Before I start to review “Lootera”, a disclaimer is in order.
Regular readers of the blog would know that I am a Bollywood-outsider. Which means, I have never had any personal connection to anyone in a film that I have reviewed.
Till now. Vikramaditya Motwane, the director of “Lootera”, is an acquaintance through the blog, and hence what I am going to write, may or may not be influenced by that fact. Too often, I find reviewers in mainstream media not exactly up-front with connections to their subjects (“The director is a friend with whom I have drinks with”, “I am looking to work with the production house that made the film”, “The director rejected my script. Twice” and “the PR took me out to dinner”) and I will be damned if I do the exact same thing. I don’t think my opinion of “Lootera” is influenced by my knowing the director, and those that know me from the blog and on Twitter would know that I don’t hold back on my opinions, no matter how negative, even if the person concerned is a friend. But still this needed to be said. So there.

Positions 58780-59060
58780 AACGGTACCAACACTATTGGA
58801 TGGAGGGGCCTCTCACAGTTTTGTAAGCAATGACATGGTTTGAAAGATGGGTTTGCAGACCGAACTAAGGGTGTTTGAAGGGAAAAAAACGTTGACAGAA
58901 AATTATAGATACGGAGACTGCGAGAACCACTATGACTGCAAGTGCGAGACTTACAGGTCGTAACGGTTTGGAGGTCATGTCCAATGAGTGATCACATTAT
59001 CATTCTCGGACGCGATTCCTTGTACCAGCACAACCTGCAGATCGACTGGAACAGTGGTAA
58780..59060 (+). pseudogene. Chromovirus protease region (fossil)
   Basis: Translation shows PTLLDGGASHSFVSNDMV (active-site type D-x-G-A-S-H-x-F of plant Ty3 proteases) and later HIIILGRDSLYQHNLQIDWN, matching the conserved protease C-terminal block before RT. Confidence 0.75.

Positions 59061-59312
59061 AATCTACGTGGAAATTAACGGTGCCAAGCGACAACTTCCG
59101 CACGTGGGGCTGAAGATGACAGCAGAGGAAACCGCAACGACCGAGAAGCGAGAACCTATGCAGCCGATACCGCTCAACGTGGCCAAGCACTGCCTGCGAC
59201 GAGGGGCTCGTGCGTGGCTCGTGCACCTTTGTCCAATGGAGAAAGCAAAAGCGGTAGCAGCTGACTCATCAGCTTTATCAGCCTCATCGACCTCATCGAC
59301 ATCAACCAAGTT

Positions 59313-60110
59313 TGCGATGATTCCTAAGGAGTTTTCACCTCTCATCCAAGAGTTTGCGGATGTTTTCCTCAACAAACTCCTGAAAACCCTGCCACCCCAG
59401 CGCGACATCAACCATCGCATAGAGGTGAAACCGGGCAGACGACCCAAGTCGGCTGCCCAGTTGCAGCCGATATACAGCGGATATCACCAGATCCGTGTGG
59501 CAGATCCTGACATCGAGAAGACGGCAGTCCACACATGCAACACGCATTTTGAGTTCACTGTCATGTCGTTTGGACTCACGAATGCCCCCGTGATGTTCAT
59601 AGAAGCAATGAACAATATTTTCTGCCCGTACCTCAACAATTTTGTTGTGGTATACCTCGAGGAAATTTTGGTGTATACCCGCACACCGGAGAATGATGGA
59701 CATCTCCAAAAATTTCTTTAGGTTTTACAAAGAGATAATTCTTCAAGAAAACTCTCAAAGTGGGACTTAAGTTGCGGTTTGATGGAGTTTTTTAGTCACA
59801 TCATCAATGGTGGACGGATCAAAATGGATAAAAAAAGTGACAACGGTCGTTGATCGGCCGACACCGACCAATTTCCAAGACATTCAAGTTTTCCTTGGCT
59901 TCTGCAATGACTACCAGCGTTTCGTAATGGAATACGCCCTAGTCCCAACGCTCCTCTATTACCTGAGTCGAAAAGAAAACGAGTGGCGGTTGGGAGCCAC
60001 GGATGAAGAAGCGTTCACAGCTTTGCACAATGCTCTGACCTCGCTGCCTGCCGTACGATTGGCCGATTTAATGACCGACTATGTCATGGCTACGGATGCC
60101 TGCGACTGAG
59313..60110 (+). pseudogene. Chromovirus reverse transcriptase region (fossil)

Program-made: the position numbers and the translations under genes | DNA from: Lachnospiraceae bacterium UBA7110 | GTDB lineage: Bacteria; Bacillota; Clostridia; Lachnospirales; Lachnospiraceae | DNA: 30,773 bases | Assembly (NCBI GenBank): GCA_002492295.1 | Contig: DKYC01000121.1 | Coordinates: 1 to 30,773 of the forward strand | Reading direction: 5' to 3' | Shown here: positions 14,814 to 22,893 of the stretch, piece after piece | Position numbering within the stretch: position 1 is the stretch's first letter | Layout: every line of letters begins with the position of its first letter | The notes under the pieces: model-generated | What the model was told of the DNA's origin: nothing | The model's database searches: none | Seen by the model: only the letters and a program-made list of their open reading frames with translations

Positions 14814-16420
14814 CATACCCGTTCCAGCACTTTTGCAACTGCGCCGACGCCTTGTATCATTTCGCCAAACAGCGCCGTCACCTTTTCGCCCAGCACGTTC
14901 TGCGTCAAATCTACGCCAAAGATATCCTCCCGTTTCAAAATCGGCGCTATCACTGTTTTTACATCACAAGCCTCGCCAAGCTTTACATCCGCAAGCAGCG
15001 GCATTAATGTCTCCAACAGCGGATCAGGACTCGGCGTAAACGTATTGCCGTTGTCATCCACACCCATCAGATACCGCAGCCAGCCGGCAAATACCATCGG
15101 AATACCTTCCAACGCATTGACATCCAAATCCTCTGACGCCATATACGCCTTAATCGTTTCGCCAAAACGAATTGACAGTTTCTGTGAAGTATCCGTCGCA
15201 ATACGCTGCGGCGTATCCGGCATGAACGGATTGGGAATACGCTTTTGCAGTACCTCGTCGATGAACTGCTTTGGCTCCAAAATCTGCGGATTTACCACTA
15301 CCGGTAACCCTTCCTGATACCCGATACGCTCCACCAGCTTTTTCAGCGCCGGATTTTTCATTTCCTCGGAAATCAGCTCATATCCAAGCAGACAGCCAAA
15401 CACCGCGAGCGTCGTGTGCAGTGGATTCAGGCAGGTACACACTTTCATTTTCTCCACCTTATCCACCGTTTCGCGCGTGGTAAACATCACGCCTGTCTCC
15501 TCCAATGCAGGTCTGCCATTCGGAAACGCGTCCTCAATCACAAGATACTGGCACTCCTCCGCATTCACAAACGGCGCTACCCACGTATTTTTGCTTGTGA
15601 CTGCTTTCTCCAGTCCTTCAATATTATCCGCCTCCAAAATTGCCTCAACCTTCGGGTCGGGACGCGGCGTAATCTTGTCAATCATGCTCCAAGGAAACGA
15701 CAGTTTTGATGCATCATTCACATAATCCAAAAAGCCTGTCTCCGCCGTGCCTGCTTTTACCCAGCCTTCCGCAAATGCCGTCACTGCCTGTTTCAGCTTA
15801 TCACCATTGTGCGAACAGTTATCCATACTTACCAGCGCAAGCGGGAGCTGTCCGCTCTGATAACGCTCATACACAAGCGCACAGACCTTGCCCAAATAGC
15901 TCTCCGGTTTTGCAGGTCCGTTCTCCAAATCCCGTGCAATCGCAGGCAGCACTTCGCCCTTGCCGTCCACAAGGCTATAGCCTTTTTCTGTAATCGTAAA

Now the review.
“Lootera” is gorgeously mounted, every frame is like a painting, the cinematography/art-direction/lighting/use of music is awesome. Even the bad reviews of “Lootera” say this. Which is why I shall not delve into this any more . Beautifully shot and technically sophisticated movies, by themselves, do not impress me even a bit (and that may be because I do not fully appreciate some aspects, lacking as I do any form of formal training in filmcraft). Which is why I have more or less hated, with a vengeance, most of Sanjay Leela Bhansali’s creations, since I have failed to find anything else in them other than this obsession with “Wah kya frame hai”.
“Lootera” though, at least in my opinion, is not merely an action flicker of beautifully lit images. It has, embedded within it, two fascinating interleaved narratives—the minor and the major.
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